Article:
The Tennessee legislature isn’t going to remove a bust of Nathan Bedford Forrest from the Capitol building.
But that isn’t stopping some Nashville protestors who want the state to stop recognizing the Ku Klux Klan leader.
The monument to Forrest has been in the Tennessee State Capitol since 1978. And Nivedhan Singh, an educator from Nashville, notes people have opposed it since the beginning
“I don’t know why we are still talking about it. Like, why is it still there?” Singh said at a rally against the bust in Nashville Wednesday. “It was inappropriate to make it in the ’70s; it’s inappropriate as hell to be here now.”
Calls to eliminate monuments to the Confederacy have again grown louder amid protests against entrenched racism and injustice. In Richmond, Va., a serious effort is underway to remove a prominent statue of Robert E. Lee, and in Jacksonville, Fla., the Republican mayor ordered a bronze statue of a Confederate soldier to be taken down.
Forrest was a slave trader, Confederate general and likely the first grand wizard of the KKK. The title itself is believed to have derived from his nickname, “The Wizard of the Saddle.” The bust honoring him is on display between the House and Senate chambers. Tonia Andaluz, a nurse from Thompson’s Station, says it belongs in a museum.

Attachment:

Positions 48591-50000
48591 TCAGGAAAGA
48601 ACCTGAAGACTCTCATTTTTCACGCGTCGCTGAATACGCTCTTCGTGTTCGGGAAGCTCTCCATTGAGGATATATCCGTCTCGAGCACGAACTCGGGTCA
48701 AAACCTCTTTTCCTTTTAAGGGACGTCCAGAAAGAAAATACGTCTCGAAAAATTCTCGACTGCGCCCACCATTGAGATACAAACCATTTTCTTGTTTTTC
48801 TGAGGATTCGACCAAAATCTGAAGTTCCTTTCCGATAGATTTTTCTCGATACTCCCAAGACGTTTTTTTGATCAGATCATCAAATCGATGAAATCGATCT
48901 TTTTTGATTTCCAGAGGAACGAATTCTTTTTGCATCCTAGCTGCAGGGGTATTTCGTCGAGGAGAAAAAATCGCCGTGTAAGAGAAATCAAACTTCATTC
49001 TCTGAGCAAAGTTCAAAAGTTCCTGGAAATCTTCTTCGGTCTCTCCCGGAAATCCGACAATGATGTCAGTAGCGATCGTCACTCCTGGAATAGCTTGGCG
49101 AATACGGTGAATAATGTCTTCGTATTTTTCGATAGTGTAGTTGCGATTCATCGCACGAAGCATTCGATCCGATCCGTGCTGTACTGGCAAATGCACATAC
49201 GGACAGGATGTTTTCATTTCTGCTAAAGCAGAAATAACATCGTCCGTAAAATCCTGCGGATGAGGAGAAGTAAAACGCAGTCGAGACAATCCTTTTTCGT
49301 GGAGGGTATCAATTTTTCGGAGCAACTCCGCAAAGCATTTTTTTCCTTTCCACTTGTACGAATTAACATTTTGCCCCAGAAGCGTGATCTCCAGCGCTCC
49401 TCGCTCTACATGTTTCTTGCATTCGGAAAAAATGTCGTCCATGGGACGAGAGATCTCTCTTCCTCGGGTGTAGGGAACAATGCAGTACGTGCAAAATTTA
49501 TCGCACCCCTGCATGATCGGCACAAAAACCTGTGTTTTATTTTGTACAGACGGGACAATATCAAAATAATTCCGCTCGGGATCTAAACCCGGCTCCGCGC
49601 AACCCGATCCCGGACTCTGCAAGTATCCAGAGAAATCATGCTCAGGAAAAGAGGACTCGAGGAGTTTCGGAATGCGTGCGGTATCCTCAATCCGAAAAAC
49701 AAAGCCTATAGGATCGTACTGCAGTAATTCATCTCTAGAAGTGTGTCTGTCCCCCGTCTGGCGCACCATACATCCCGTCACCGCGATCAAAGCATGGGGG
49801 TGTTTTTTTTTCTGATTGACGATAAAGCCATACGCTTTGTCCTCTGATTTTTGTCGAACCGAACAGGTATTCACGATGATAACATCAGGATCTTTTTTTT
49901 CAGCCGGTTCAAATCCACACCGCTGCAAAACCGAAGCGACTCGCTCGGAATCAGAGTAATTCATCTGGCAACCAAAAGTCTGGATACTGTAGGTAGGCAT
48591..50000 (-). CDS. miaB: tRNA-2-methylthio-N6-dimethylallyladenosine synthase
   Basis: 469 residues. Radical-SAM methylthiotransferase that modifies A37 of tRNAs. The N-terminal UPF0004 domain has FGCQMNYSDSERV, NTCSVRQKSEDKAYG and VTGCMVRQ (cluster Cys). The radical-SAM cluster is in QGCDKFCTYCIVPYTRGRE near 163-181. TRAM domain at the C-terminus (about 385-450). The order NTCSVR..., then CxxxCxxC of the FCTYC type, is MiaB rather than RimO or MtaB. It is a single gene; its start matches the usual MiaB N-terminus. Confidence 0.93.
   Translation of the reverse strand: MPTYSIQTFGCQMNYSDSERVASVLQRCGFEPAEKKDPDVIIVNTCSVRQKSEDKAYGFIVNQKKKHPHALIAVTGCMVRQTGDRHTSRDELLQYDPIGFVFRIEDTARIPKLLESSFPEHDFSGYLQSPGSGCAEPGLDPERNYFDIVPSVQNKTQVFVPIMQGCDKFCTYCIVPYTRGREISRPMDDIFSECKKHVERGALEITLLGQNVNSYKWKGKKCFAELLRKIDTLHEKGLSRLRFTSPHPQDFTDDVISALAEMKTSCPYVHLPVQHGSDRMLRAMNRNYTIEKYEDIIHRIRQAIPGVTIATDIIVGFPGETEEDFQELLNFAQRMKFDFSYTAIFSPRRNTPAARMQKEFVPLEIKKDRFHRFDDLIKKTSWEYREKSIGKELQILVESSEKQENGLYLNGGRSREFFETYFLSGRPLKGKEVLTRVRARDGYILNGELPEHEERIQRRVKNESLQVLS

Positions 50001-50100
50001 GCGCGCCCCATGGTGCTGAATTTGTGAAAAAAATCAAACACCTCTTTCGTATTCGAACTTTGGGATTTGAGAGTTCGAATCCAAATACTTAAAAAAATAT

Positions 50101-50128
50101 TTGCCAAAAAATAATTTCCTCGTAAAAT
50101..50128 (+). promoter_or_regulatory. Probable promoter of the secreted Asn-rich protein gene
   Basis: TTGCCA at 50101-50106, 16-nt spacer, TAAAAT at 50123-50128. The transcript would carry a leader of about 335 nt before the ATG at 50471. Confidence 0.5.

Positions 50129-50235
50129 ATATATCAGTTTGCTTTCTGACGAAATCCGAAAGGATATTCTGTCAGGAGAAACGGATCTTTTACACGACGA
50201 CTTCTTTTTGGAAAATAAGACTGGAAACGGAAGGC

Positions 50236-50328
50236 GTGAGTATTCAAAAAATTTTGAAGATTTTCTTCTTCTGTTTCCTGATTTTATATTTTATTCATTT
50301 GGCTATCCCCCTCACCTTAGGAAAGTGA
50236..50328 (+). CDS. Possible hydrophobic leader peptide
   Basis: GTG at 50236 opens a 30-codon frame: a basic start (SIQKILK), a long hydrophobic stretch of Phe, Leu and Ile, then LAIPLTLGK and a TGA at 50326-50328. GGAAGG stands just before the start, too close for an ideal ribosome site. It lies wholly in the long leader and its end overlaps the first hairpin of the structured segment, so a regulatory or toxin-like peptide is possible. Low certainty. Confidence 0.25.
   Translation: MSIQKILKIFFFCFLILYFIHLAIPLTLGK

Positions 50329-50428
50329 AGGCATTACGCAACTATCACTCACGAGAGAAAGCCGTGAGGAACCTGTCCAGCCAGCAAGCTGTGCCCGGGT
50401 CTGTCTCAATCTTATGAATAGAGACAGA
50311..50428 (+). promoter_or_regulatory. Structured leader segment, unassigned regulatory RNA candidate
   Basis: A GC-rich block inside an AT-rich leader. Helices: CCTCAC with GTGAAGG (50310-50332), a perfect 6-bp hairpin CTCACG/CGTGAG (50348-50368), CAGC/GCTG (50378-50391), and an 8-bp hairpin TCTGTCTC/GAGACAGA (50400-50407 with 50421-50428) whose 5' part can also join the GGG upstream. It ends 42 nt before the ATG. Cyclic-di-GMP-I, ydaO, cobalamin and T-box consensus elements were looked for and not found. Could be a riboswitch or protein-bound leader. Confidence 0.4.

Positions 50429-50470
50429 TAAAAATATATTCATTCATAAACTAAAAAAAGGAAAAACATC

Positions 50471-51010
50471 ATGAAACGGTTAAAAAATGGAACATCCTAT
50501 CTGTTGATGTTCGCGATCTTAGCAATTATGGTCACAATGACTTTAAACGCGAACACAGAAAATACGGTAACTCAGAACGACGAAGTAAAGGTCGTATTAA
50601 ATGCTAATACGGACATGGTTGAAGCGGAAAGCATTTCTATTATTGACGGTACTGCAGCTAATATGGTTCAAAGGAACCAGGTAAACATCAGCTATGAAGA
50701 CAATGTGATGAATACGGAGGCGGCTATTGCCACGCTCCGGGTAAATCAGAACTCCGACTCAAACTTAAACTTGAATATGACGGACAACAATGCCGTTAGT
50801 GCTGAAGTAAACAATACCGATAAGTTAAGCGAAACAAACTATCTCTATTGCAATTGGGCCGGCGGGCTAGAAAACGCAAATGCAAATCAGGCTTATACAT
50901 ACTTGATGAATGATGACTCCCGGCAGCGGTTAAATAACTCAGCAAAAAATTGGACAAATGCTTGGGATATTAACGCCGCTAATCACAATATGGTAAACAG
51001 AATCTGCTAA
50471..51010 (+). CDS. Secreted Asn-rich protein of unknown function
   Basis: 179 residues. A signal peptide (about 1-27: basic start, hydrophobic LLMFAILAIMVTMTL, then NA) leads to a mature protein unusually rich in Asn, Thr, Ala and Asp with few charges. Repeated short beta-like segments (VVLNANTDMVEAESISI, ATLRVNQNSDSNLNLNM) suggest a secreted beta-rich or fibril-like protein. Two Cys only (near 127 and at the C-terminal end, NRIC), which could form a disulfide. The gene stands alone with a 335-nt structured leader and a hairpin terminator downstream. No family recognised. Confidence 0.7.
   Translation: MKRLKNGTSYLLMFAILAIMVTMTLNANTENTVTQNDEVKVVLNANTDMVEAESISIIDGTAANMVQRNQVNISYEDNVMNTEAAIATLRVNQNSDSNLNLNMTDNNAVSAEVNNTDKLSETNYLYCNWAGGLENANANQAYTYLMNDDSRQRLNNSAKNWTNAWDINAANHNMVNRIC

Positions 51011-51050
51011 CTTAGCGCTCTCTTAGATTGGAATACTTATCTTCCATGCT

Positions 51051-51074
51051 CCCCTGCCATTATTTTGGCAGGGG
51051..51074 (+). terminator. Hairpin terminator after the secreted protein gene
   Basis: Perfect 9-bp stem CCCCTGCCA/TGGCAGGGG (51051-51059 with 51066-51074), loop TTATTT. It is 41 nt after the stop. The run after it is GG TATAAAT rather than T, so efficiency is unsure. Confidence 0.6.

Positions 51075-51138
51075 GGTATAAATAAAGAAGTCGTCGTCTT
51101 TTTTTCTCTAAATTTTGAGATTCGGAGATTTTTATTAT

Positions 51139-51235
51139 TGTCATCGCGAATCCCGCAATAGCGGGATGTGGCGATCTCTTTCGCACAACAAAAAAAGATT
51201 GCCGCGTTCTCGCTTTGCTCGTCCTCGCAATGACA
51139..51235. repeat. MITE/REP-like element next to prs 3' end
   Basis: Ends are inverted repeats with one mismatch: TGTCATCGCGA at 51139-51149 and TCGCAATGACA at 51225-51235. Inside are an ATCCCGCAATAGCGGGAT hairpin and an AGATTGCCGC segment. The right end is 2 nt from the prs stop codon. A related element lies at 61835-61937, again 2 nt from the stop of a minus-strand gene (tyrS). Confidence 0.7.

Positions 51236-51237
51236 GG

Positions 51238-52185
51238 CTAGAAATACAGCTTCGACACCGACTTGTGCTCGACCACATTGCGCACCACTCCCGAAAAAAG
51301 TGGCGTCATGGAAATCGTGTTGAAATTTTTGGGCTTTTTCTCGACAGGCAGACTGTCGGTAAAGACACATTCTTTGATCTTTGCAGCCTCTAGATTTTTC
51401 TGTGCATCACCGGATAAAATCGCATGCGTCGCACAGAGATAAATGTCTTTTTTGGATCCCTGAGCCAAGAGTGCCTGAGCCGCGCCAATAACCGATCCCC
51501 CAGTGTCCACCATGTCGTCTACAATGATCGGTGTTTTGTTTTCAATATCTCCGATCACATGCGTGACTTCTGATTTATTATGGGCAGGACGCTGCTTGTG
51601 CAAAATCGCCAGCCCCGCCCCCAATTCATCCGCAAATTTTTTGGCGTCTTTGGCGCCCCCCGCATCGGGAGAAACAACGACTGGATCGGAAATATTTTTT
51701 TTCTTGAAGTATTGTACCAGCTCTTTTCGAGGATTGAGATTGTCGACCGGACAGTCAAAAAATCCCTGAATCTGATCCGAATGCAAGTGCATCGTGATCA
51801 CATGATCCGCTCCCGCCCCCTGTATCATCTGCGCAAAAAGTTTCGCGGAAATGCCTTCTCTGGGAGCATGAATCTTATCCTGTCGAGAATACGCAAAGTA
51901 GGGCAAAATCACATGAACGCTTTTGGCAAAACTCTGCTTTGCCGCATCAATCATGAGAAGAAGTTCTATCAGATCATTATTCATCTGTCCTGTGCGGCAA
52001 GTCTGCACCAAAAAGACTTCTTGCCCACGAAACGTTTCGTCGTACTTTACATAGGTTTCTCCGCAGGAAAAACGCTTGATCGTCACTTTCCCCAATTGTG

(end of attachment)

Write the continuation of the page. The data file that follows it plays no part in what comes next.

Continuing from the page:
“This can’t be in my state capitol because that’s where I go for justice,” she says, “and Nathan Bedford was the exact opposite of justice.”
A Vanderbilt University poll shows 75 percent of voters across both parties agree the bust should be removed. But earlier this week, state lawmakers rejected a pair of proposals to move it.
On Wednesday, Gov. Bill Lee refused to say whether he believed the bust should be removed.
“What’s really important is that we not draw lines and choose sides,” he says. “It’s that we understand that these answers are complicated, and they require dialogue.”
Nashville resident Marlteze Saffold says the Forrest bust is not representative of the state’s values.
“If Nashville and the state of Tennessee is going to be one of America’s great states and one of America’s great cities, then we can not continue to perpetuate those type of ideas and values,” Saffold said. “And that is what that bust does.”